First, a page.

Bitterness, when allowed to fester and build, will slowly destroy us. Bitterness forms when anger and resentment are not dealt with. Today’s Hebrews reading warns us of this. We must process and deal with these feelings because it ultimately harms us more than anyone we’re angry with.
- 1-18 – Egypt once grew to great prominence, particularly when Joseph was there and stored and sold grain during a 7-year famine. Because of its prominence, Egypt became prideful and turned from God. Because of this, Pharaoh was doomed to death.
- 1-15 – The lament over Egypt in yesterday’s reading had a similar conclusion, “then they will know that I am the Lord.”
- 15 – “Roots of bitterness” are formed when we allow anger and resentment to build up in our hearts. These are often formed when we feel someone else is getting away with sin and when we are punished for our own sins.
- 25-29 – Hebrews is warning us of the importance of listening for, obeying, and accepting God. God is described here as a consuming fire.
- Our God is worthy of praise and there are none beside him. Nothing else we could worship or revere compares to the greatness of God.
- 18 – The one who works at something, gains the reward.
In today’s Ezekiel reading Egypt is promised a punishment partially because they put themselves in place of God. It seems silly. They took credit for creating the Nile. But don’t we put ourselves in the place of God all the time? We try to control things that we should hand over to God. We make decisions without consulting God. We assume that our finances are our own instead of a blessing from God. Let’s read today’s Ezekiel passage closely today.
- 1-21 – This is a prophecy against Egypt. Notice that in verses 9 and 10, it is explained that Egypt’s punishment is partially because the people tried to put themselves in the place of God by saying they created the Nile.
- 1-26 – The explanation of Egypt’s punishment continues and the hearer is assured that by the end of what Egypt will face, they will have no doubt who God is.
- 32-38 – All these folks who lived by faith faced very difficult challenges and hardships. Following God does not make life easy or simple. It is the opposite. Life is often more difficult when we follow God, but the reward in the end is well worth it.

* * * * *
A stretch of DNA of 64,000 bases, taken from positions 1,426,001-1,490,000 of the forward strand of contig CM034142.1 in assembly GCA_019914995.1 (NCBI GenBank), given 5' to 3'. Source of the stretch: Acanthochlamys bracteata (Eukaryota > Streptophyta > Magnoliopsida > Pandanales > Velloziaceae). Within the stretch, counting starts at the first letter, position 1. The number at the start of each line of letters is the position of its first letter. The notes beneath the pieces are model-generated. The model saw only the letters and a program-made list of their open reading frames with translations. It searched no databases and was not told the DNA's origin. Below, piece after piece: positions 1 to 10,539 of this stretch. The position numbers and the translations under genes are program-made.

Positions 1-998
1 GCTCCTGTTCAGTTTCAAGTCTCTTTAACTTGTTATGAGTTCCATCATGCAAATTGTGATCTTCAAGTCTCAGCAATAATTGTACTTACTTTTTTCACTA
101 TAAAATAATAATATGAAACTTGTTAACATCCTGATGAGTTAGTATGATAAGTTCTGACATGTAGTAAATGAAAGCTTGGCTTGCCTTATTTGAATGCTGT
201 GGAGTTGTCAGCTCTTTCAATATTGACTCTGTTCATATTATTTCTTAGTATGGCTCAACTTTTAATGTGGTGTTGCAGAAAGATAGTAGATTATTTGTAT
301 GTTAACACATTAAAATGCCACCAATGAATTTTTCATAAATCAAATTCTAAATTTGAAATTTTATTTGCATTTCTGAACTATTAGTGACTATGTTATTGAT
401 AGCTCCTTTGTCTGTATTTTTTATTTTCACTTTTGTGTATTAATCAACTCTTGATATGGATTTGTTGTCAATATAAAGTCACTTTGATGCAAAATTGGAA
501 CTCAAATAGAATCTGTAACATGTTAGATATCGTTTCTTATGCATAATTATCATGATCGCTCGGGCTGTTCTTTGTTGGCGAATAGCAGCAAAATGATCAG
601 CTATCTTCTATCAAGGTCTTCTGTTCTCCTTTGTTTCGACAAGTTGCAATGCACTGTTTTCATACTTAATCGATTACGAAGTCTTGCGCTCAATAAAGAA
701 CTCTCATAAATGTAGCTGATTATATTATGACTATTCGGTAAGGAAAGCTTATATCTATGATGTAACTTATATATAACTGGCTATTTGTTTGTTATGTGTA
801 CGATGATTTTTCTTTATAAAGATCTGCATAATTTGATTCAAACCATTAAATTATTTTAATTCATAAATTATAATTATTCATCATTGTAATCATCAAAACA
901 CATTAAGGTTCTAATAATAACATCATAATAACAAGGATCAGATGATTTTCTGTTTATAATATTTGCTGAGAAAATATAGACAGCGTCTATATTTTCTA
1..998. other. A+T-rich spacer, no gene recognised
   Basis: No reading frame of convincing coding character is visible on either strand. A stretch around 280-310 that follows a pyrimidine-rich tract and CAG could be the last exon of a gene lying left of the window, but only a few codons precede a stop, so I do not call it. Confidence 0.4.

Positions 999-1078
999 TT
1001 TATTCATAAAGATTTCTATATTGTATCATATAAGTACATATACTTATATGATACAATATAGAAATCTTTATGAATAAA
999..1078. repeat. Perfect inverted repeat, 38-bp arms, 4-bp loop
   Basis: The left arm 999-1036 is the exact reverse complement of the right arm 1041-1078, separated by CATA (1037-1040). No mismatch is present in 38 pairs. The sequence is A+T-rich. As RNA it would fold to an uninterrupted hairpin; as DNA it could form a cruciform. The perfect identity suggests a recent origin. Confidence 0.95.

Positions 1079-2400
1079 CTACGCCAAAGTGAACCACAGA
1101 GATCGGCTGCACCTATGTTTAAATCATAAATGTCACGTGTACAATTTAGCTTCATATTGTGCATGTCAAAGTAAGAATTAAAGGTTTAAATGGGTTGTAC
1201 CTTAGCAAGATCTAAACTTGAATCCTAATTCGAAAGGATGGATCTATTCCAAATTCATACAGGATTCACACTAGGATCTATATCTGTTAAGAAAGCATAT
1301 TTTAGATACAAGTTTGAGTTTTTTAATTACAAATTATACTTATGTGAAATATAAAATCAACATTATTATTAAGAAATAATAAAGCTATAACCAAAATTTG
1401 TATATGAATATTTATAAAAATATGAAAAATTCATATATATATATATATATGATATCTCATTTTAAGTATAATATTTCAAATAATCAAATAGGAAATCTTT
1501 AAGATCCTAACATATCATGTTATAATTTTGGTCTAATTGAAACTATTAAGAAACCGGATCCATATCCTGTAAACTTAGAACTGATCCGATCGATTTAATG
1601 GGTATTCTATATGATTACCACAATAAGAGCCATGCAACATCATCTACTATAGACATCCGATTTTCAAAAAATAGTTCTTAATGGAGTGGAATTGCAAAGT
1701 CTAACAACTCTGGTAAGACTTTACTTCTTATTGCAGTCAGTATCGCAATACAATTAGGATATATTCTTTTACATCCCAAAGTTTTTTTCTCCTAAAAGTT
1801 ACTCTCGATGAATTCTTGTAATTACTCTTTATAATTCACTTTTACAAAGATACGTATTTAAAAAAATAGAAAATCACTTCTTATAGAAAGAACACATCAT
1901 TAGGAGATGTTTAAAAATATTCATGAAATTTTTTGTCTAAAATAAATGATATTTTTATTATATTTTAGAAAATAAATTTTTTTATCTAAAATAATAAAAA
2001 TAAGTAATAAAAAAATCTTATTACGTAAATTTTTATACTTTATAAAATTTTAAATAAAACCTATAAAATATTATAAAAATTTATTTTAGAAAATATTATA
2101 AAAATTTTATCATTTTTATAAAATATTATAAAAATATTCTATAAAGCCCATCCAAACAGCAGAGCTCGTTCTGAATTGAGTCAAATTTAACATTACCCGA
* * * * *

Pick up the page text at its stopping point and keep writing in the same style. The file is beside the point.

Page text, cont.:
- 1-2 – The “cloud of witnesses” is all the people who have gone before us and shown us what faithful living looks like. Our ultimate example is Christ who was willing to sacrifice himself in order to obtain the joy of the Lord and a place next to God.
- 7-11 – Discipline is a form of love because it protects us and guides us to the version of us God intended.
- This psalm highlights many reasons why it is good and beneficial to fear and obey God. Too often we see it as a burden that squashes us.
- As believers, we are called to help hold one another accountable and to spur each other on towards faithfulness.
Proverbs has a lot of relationship advice – from friendship to marriages to parenting. Today’s tip on marriage is to pay attention to the signs someone gives you BEFORE you marry them! A wise man does not marry a woman who has proven herself hateful and quarrelsome. It just doesn’t make sense.
- 1-36 – Tyre was a wealthy city because it was located on a port. But their wealth was where they placed their pride, which ultimately led to destruction. This section is a lament over the rise and fall of Tyre.
- 1-10 – This is a prophecy against the prince of Tyre because he has placed himself above God. This is always going to be a bad idea.
- 11-19 – The King of Tyre had at one time been in God’s good graces, but had since turned to unfaithfulness and had become a laughing stock.
- 20-23 – The city of Sidon was also unfaithful and set to be destroyed. Tyre and Sidon, in the New Testament are often used as examples of what not to be, similar to Sodom and Gomorrah.
- 24-26 – God promises to bring Israel back together after Israel and return to it.
- 26 – This verse should stop us in our tracks! Because of their deep and abiding faith that God’s promises are true, all these people acted faithfully with the willingness to wait for their rewards. Are we willing to do the same?